Taxes spell doomsday for Md. boating

March 12, 2012

Once again, we have our state legislature using scare tactics to justify more tax increases that we do not need ("Budget would slash education, police aid," March 6). They threaten to cut funding for essential police and fire services and the like if they don't raise taxes again and call their response to Gov.Martin O'Malley's budget a "Doomsday Budget." Well, the real Doomsday Budget will more likely be what they pass. This is no time to mirror the mistakes made by other states and the federal government where spending is out of control. This continuation of their tax and spend mentality at a time when the economy and many of our state citizens are hurting will cause much harm to our state and it's citizens.

Now I see that lawmakers, along with Mr. O'Malley, are going after the boating and marine industry that has already been hit hard by the recession and high gasoline prices. First, it was the increase in the gasoline tax, then an increase in registration fees, then a "marine gathering fee" if more than 50 boats "gather," and now a luxury tax on the sale of new and used boats. What next, a tax for those who get a tan while boating or fishing?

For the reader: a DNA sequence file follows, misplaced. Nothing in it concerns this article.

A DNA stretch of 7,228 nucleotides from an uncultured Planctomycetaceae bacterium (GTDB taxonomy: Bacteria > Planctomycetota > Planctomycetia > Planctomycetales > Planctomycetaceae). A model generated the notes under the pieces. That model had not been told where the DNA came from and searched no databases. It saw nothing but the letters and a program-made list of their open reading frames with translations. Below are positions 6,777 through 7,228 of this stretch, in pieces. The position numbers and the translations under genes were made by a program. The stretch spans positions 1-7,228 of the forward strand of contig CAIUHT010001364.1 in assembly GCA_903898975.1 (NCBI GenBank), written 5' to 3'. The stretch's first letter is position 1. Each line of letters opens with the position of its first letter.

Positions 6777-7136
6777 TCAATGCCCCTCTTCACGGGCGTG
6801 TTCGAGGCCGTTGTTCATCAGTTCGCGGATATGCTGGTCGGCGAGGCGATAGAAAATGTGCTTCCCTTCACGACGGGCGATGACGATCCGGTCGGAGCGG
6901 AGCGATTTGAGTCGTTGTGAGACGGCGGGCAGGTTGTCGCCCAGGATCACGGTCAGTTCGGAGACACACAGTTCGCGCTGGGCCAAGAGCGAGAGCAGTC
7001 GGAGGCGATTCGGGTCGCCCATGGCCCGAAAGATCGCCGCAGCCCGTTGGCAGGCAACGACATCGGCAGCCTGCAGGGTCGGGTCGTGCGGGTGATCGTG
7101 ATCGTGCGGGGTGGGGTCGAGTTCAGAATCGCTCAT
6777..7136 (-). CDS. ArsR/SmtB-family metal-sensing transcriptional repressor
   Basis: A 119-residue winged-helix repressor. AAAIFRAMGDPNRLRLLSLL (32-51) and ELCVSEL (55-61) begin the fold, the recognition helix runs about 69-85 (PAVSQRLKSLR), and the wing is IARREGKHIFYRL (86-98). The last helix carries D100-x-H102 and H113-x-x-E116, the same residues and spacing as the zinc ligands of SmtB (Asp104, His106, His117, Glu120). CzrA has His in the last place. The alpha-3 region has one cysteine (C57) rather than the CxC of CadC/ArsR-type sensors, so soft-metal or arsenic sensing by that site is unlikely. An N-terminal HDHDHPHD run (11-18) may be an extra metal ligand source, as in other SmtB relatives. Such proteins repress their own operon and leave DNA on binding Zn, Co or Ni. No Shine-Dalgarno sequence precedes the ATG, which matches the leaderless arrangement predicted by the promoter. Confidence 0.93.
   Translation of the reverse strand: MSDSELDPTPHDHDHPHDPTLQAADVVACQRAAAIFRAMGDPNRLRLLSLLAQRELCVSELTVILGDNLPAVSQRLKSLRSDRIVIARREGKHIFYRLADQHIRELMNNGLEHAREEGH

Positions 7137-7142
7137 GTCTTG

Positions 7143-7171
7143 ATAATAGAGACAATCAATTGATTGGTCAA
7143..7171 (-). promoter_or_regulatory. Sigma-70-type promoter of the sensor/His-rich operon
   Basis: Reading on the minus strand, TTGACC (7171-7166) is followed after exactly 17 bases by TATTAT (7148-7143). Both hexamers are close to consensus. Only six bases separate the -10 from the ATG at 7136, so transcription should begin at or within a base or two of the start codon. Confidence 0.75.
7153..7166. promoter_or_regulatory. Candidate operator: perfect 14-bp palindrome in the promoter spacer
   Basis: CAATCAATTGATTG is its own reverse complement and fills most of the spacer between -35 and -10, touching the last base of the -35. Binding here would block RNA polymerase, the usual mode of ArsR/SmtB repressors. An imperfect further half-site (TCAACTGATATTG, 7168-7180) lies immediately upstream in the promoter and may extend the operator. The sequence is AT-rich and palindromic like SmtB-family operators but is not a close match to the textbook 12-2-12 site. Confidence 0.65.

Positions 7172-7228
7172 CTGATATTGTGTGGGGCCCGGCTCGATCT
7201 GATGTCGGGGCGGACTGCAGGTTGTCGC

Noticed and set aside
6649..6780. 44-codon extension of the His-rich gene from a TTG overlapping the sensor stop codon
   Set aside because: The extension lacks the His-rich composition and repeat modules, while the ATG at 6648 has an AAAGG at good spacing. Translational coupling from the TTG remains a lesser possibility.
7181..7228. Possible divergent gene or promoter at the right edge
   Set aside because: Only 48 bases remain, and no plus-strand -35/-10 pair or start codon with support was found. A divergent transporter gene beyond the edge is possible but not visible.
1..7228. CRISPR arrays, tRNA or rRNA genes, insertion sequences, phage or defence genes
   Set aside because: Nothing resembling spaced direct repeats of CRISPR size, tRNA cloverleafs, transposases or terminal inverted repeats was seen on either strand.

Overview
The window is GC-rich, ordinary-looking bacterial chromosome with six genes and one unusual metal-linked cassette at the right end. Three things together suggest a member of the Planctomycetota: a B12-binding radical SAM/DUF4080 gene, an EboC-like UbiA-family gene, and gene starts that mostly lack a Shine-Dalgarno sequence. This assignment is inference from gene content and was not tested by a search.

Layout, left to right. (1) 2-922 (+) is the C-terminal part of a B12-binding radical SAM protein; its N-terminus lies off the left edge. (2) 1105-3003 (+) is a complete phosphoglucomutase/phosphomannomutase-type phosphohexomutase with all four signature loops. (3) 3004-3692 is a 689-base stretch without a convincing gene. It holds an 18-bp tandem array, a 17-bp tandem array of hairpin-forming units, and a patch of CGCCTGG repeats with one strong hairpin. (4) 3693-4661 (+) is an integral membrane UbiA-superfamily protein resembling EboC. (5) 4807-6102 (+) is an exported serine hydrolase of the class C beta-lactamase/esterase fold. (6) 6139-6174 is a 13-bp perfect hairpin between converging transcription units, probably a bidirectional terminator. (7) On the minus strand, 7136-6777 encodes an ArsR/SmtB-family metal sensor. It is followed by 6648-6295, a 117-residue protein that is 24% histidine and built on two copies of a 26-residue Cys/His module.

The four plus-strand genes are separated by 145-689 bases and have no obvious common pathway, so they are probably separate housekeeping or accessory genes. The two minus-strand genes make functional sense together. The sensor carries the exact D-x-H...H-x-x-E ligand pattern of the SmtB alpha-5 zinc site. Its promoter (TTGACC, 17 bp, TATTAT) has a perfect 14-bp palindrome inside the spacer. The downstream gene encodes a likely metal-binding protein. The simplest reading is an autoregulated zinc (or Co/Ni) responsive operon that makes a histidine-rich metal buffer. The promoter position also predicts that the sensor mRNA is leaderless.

Maryland has a wonderful resource in the Chesapeake Bay and its tributaries. If our state would establish a program of intense economic development centered on developing the marine trades to their fullest, the multiplier effect would be tremendous. Boat and yacht manufacturing, marine repair services and supplies, marinas, fishing, yacht clubs, hotels, restaurants, etc. would all benefit from an environment that encouraged business rather than taxed it do death.

The marine industry employs around 35,000 in Maryland, but this is declining. The number of boats registered in Maryland has dropped from 205,000 in 2007 to 193,000 in 2010. Many marinas and clubs have vacant slips for the upcoming season, and surely employees will be let go or have their hours reduced. The last time a "luxury tax" was enacted by the federal government in 1991 it nearly killed the national boating industry. It was repealed in 1993, but the industry was left in a shambles. We should follow the example of several other coastal states that have actually lowered taxes on boats and yachts to encourage their business. Rather than have large yachts pass by Maryland on the way to more favorable waters, we should be encourage them to stay and spend money in our state. If this happened, all the businesses (and their employees) mentioned above would benefit.

The impending damage to our marine industry is just a small example of what further tax increases will likely do to other businesses and employment in the state if our "tax and spend" governor and legislature raise taxes rather than reduce spending.

The state needs to tighten its belt until the economy improves and not spend money that we do not have. The taxpayers of Maryland do this to balance their personal budgets. Why can't our elected officials do the same?

Gerald Stank, Baldwin

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